Illinois and Ron Zook Understand Each Other, How To Lose
CHAMPAIGN, IL—Northwestern coach Pat Fitzgerald was three years old when Illinois coach Ron Zook began his coaching career at Murray State, five years old when Zook left Murray State for Cincinnati, and eight years old when Zook took over as defensive coordinator at Kansas.
Before Fitzgerald went on to be a two-time All-American linebacker for the Wildcats, Zook had also worked for Tennessee, Virginia Tech, Ohio State, and Florida.
In 1997, when Fitzgerald was a rookie with the Dallas Cowboys and Zook was the special teams coach for the Pittsburgh Steelers, the two teams met at Three Rivers Stadium for the season opener.
Fitzgerald's team won that day, too.
The two men have lived most of their lives on the football field and are the leaders of the two biggest college football programs in the state of Illinois. They approach the game with the same voracity and enthusiasm and they both have excellent recruiting records.
Yet, the programs these men lead are heading in two different directions.
Further proof came on Saturday when Fitzgerald's Wildcats traveled to Champaign to take on the Illini in the first ever battle for the Land of Lincoln Trophy.
Northwestern, despite employing an ultra-conservative gameplan and a less than impressive performance by usually solid kicker Stefan Demos, won the game with defense. Just the way Fitzgerald likes it.
The win moves Northwestern to 7-4 and leave the Wildcats celebrating the thought of spending the holidays in the sun in Orlando, San Antonio, or Tempe.
The Illini and their leader have lost their fight.
Trailing by five points with under a minute to play, the Illini set up on their own 21. After three passing plays resulted in nine yards, back up quarterback Jacob Charest threw a controversial interception to seal the victory for the Wildcats.
Zook, briefly argued the call on the sidelines and half-heartily chased after the officials as the game clock expired, but it was clearly a show for the 60,000 booing Illini fans.
''I don't know what it looked like to me,'' Zook said after the game. ''There's no use getting into it. I'm tired of people pointing fingers. There's only one person to point the finger at, and it's me.
''We shouldn't have been in that situation. Everybody has bad games. Players have bad games. Coaches have bad games. And obviously officials have bad games. That's the way it is.''
But bad games have become common place under Zook, whose teams have consistently underachieved.
Zook apologists will argue that his team beat No. 1 Ohio State in Columbus and went to the Rose Bowl in 2007, but that season has proved to be a fluke sandwiched between four losing seasons and a whopping 12 victories.
Fitzgerald on the other hand, has led the Wildcats to back to back bowls for the first time since the 1996-'97 seasons and only the second time in school history.
Fitzgerald has worked wonders with the Northwestern football program despite it being the Big Ten's smallest and only private university, despite having no real football identity until Gary Barnett's success, with Fitzgerald as a player, in the mid-1990s, and despite having an aging stadium that is more empty than full on gamedays.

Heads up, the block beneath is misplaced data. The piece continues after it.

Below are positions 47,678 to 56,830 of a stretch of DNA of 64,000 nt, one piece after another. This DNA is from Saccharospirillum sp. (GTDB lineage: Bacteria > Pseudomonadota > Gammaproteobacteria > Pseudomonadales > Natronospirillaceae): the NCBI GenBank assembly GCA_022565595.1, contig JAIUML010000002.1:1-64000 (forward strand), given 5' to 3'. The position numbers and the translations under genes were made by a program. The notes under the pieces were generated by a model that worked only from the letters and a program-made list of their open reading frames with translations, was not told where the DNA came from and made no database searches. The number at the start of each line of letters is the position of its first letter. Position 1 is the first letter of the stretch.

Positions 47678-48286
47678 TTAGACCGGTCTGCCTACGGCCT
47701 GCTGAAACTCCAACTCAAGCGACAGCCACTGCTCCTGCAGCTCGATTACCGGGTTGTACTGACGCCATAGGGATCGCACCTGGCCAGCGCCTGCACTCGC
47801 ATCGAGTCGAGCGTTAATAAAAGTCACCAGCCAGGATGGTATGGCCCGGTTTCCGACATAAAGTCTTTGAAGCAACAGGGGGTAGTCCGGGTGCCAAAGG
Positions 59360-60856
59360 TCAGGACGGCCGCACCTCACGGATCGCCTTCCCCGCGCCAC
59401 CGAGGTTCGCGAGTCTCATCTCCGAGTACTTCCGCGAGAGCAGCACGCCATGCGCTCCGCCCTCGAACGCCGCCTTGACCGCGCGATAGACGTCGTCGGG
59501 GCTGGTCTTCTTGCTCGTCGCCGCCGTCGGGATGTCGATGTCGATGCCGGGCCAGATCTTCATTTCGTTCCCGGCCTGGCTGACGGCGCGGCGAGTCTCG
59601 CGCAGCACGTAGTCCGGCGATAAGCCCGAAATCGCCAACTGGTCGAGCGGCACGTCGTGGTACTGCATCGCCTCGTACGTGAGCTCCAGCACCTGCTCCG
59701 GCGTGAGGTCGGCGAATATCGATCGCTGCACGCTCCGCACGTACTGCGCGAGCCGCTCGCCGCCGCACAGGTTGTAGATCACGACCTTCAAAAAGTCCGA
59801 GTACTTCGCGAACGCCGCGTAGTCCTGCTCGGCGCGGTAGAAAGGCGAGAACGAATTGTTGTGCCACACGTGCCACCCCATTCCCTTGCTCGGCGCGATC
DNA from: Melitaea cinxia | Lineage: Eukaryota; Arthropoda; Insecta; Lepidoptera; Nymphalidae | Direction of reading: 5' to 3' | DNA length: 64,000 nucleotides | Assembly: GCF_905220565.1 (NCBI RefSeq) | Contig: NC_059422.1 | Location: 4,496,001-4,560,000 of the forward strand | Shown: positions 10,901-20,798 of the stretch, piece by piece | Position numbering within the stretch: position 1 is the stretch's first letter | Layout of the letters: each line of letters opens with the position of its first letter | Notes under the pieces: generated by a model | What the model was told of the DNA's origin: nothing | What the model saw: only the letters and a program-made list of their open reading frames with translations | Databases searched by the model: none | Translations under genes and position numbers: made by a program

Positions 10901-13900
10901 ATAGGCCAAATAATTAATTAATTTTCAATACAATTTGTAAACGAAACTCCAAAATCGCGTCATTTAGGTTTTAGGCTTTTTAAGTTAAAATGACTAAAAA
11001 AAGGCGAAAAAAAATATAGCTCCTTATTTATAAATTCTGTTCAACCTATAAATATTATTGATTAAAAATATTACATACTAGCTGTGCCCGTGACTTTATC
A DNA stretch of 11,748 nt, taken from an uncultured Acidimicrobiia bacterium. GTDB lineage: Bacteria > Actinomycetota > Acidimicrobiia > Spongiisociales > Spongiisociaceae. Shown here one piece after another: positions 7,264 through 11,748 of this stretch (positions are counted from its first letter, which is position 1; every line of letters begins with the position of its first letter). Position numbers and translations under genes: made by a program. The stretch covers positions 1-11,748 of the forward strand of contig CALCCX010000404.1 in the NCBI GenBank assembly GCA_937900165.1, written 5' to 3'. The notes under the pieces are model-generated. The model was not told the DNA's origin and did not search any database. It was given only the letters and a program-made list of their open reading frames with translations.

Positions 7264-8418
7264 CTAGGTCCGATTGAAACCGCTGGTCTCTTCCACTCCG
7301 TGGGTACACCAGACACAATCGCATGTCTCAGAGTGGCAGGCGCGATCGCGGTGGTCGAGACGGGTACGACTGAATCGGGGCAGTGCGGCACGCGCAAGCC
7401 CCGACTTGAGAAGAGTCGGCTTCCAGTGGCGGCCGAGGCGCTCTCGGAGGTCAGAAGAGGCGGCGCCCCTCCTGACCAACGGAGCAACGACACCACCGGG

The truth about Northwestern and it's major athletic programs is that they will never be able to compete on a year in, year out basis with schools like Ohio State, Penn State, Michigan, and Wisconsin.
The money generated by those schools in football alone is enough to sustain the school's other athletic programs.
The tradition is richer, the resources are more plentiful, the facilities are better, the fan bases are bigger, and the boosters all have deeper pockets.
It shouldn't be able to compete on a year in, year out basis with Illinois either.
Illinois' great football legacy includes names like Bob Zuppke, Red Grange, George Halas, Ray Nitschke, Bobby Mitchell, Jack Trudeau, and Dick Butkus.
The Illini play in a newly renovated stadium that is full more often than not, despite the product on the field and have the facilities to lure big-time recruits to Champaign.
But under Fitzgerald the 'Cats are 3-1 against their in-state "rival" and have reached bowl eligibility more times in two seasons than Illinois has in eight.
Zook's response to Saturday's game, "If you want somebody to blame, blame me."
Illinois fans already do coach, the game on Saturday only added more ammunition.
Illinois Athletic Director Ron Guenther, who is to blame for giving a struggling Illinois team a seemingly endless schedule filled with teams that are fully capable of beating the Illini, has already announced that Zook will return for his sixth season as the Illini head coach.
"There will be some changes, but there won't be a change at the top," Guenther said three weeks ago. "There's a great deal of frustration obviously with the program at the moment. We're still going to evaluate (at the end of the season), but I think it's really unfair to start jumping at the end of the fifth year on a guy."
Guenther must be oblivious to Zook's 21-36 record with the Illini or his 12-27 record in Big Ten play or his 44-50 overall head coaching record.
"I'm not worried about me," Zook said. "I said this since (the) day I walked on this campus, (Guenther is) the best thing about this job because he understands."
That makes two of you.
So while Illinois' smaller and less attractive in-state, conference foe spends New Year's Day on the football field, in the sun and spotlight, Zook and Guenther will be at home in snowy Champaign, understanding each other.
This article is featured on First and Big Ten , a blog dedicated to everything Big Ten.
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